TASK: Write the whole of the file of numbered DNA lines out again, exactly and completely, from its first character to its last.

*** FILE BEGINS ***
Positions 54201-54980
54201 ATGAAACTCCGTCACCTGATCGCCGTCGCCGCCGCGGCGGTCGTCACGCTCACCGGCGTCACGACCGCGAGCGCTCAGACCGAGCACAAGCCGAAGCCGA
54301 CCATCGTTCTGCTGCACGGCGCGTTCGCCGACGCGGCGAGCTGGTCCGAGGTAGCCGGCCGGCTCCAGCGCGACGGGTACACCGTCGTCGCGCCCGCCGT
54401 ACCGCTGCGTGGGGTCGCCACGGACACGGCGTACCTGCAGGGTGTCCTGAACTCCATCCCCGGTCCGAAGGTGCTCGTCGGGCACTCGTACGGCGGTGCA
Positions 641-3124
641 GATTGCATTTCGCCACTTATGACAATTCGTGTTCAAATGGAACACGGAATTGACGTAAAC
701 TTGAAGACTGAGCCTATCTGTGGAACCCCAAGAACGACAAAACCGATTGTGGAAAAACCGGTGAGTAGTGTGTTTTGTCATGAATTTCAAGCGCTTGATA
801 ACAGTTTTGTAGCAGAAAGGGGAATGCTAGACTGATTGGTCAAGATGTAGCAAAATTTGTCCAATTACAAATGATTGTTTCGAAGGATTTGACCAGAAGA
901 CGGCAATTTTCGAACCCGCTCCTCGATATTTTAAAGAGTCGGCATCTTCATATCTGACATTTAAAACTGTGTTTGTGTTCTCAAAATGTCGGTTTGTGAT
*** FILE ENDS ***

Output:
Positions 54201-54980
54201 ATGAAACTCCGTCACCTGATCGCCGTCGCCGCCGCGGCGGTCGTCACGCTCACCGGCGTCACGACCGCGAGCGCTCAGACCGAGCACAAGCCGAAGCCGA
54301 CCATCGTTCTGCTGCACGGCGCGTTCGCCGACGCGGCGAGCTGGTCCGAGGTAGCCGGCCGGCTCCAGCGCGACGGGTACACCGTCGTCGCGCCCGCCGT
54401 ACCGCTGCGTGGGGTCGCCACGGACACGGCGTACCTGCAGGGTGTCCTGAACTCCATCCCCGGTCCGAAGGTGCTCGTCGGGCACTCGTACGGCGGTGCA
Positions 641-3124
641 GATTGCATTTCGCCACTTATGACAATTCGTGTTCAAATGGAACACGGAATTGACGTAAAC
701 TTGAAGACTGAGCCTATCTGTGGAACCCCAAGAACGACAAAACCGATTGTGGAAAAACCGGTGAGTAGTGTGTTTTGTCATGAATTTCAAGCGCTTGATA
801 ACAGTTTTGTAGCAGAAAGGGGAATGCTAGACTGATTGGTCAAGATGTAGCAAAATTTGTCCAATTACAAATGATTGTTTCGAAGGATTTGACCAGAAGA
901 CGGCAATTTTCGAACCCGCTCCTCGATATTTTAAAGAGTCGGCATCTTCATATCTGACATTTAAAACTGTGTTTGTGTTCTCAAAATGTCGGTTTGTGAT